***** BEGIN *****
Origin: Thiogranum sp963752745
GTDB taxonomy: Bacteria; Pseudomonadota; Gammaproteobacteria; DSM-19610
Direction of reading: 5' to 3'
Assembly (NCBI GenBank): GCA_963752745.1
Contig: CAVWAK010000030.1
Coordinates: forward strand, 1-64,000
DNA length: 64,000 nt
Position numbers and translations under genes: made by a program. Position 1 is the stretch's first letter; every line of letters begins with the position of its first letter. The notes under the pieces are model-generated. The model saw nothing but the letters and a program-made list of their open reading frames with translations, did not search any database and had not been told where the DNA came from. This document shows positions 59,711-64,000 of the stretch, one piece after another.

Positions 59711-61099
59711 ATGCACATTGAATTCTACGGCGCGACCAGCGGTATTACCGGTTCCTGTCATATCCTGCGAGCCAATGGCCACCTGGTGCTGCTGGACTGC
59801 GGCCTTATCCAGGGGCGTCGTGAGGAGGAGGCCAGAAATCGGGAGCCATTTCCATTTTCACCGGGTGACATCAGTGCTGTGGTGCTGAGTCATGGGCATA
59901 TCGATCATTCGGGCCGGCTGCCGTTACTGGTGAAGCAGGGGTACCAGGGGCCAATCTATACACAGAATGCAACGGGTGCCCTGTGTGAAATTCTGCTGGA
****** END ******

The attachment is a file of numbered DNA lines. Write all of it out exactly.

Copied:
Origin: Thiogranum sp963752745
GTDB taxonomy: Bacteria; Pseudomonadota; Gammaproteobacteria; DSM-19610
Direction of reading: 5' to 3'
Assembly (NCBI GenBank): GCA_963752745.1
Contig: CAVWAK010000030.1
Coordinates: forward strand, 1-64,000
DNA length: 64,000 nt
Position numbers and translations under genes: made by a program. Position 1 is the stretch's first letter; every line of letters begins with the position of its first letter. The notes under the pieces are model-generated. The model saw nothing but the letters and a program-made list of their open reading frames with translations, did not search any database and had not been told where the DNA came from. This document shows positions 59,711-64,000 of the stretch, one piece after another.

Positions 59711-61099
59711 ATGCACATTGAATTCTACGGCGCGACCAGCGGTATTACCGGTTCCTGTCATATCCTGCGAGCCAATGGCCACCTGGTGCTGCTGGACTGC
59801 GGCCTTATCCAGGGGCGTCGTGAGGAGGAGGCCAGAAATCGGGAGCCATTTCCATTTTCACCGGGTGACATCAGTGCTGTGGTGCTGAGTCATGGGCATA
59901 TCGATCATTCGGGCCGGCTGCCGTTACTGGTGAAGCAGGGGTACCAGGGGCCAATCTATACACAGAATGCAACGGGTGCCCTGTGTGAAATTCTGCTGGA